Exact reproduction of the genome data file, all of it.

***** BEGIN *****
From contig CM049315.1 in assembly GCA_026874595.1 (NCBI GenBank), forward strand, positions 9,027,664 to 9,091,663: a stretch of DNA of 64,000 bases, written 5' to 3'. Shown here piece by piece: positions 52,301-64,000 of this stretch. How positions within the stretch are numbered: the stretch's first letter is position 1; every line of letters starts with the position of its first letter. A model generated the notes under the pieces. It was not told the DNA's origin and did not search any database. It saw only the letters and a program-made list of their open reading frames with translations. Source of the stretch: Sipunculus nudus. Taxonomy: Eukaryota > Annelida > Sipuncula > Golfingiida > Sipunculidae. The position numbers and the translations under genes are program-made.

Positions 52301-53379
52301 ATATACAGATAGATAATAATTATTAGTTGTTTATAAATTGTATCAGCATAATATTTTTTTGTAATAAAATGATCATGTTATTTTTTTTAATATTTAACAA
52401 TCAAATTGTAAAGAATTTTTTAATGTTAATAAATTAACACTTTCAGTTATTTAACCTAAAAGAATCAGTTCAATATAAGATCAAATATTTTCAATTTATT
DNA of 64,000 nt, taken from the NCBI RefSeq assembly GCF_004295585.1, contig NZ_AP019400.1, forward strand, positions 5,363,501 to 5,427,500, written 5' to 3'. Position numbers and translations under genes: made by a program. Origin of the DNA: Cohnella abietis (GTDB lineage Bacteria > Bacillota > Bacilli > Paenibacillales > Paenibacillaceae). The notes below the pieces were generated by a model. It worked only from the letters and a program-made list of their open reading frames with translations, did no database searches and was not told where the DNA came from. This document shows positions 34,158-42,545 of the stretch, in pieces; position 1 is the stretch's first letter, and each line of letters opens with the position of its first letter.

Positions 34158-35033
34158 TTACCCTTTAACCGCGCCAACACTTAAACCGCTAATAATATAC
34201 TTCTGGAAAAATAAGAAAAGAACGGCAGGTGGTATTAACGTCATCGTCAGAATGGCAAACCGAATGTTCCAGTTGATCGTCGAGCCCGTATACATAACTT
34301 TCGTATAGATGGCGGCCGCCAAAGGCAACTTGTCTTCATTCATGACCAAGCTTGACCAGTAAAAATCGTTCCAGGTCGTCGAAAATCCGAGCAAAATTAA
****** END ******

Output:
From contig CM049315.1 in assembly GCA_026874595.1 (NCBI GenBank), forward strand, positions 9,027,664 to 9,091,663: a stretch of DNA of 64,000 bases, written 5' to 3'. Shown here piece by piece: positions 52,301-64,000 of this stretch. How positions within the stretch are numbered: the stretch's first letter is position 1; every line of letters starts with the position of its first letter. A model generated the notes under the pieces. It was not told the DNA's origin and did not search any database. It saw only the letters and a program-made list of their open reading frames with translations. Source of the stretch: Sipunculus nudus. Taxonomy: Eukaryota > Annelida > Sipuncula > Golfingiida > Sipunculidae. The position numbers and the translations under genes are program-made.

Positions 52301-53379
52301 ATATACAGATAGATAATAATTATTAGTTGTTTATAAATTGTATCAGCATAATATTTTTTTGTAATAAAATGATCATGTTATTTTTTTTAATATTTAACAA
52401 TCAAATTGTAAAGAATTTTTTAATGTTAATAAATTAACACTTTCAGTTATTTAACCTAAAAGAATCAGTTCAATATAAGATCAAATATTTTCAATTTATT
DNA of 64,000 nt, taken from the NCBI RefSeq assembly GCF_004295585.1, contig NZ_AP019400.1, forward strand, positions 5,363,501 to 5,427,500, written 5' to 3'. Position numbers and translations under genes: made by a program. Origin of the DNA: Cohnella abietis (GTDB lineage Bacteria > Bacillota > Bacilli > Paenibacillales > Paenibacillaceae). The notes below the pieces were generated by a model. It worked only from the letters and a program-made list of their open reading frames with translations, did no database searches and was not told where the DNA came from. This document shows positions 34,158-42,545 of the stretch, in pieces; position 1 is the stretch's first letter, and each line of letters opens with the position of its first letter.

Positions 34158-35033
34158 TTACCCTTTAACCGCGCCAACACTTAAACCGCTAATAATATAC
34201 TTCTGGAAAAATAAGAAAAGAACGGCAGGTGGTATTAACGTCATCGTCAGAATGGCAAACCGAATGTTCCAGTTGATCGTCGAGCCCGTATACATAACTT
34301 TCGTATAGATGGCGGCCGCCAAAGGCAACTTGTCTTCATTCATGACCAAGCTTGACCAGTAAAAATCGTTCCAGGTCGTCGAAAATCCGAGCAAAATTAA